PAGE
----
After a delay caused by the pandemic, developer Scott Thompson said construction of new homes may begin soon on the hillside across from Safeway. Photo by Emily Gilbert/Whidbey News-Times

After a delay caused by the pandemic, developer Scott Thompson said construction of new homes may begin soon on the hillside across from Safeway. Photo by Emily Gilbert/Whidbey News-Times

More housing on horizon as projects move forward

A downtown Oak Harbor business will also be getting a big makeover.

Seventeen residential construction projects in various stages of completion could bring in more than 500 housing units to Oak Harbor, and a longtime business in the city’s downtown is getting a major facelift.

During an April 28 workshop, city staff presented Oak Harbor City Council members with a list of 29 development projects that were active in the month of March. The list was a mix of housing, business, school district and city projects that staff from the development services department had worked on.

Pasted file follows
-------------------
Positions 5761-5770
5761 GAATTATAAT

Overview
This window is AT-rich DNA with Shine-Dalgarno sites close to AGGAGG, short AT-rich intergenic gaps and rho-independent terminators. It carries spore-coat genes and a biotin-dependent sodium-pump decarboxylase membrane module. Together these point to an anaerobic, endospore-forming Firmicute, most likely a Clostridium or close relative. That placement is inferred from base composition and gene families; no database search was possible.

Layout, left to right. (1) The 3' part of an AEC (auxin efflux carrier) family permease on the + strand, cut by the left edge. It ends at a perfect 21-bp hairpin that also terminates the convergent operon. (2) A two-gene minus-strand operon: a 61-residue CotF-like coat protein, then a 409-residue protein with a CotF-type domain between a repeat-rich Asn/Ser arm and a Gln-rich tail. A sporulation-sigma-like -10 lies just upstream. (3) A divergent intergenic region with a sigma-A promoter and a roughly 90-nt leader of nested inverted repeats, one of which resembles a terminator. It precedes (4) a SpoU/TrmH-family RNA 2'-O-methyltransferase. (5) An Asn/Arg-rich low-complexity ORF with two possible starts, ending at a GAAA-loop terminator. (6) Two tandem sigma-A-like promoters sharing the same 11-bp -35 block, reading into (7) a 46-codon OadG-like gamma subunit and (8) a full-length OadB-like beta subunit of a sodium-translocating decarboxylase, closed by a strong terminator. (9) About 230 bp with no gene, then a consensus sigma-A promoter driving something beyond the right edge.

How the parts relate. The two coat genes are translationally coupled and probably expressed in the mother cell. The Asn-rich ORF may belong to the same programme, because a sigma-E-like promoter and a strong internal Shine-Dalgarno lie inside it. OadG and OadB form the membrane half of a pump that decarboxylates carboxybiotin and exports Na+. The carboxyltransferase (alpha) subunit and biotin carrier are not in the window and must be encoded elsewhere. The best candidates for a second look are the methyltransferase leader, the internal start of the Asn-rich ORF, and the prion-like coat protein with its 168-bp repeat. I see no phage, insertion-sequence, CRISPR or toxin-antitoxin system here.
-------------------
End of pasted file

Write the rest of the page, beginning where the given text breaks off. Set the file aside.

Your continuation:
A recent report found that Oak Harbor needs to add 78 housing units per year for the next 15 years to keep up with expected population growth.

Two of the largest projects on the list have been relatively quiet over the past year. One developer said construction will begin soon, while the other has hit a wall.

The Hillside project in the clearcut area above Safeway is moving forward, according to developer Scott Thompson. The project was listed as having 192 single-family lots.

Thompson said residents may see construction starting soon.

“I would say we’re building this summer,” Thompson said. “It’s imminent. We’re just waiting on that last permit.”

Thompson said COVID-19 restrictions last spring slowed the project down but that the process to get the project permitted was not any slower than usual.

“It just takes time,” he said.

Thompson said he did not know what pricing would look like yet on the houses and said the cost of building materials has “gone haywire” in recent months.

Thompson is an experienced developer who has worked in other areas of the country and is behind the proposed Wright’s Crossing, a housing development south of the city that has failed to move forward because of Island County zoning laws.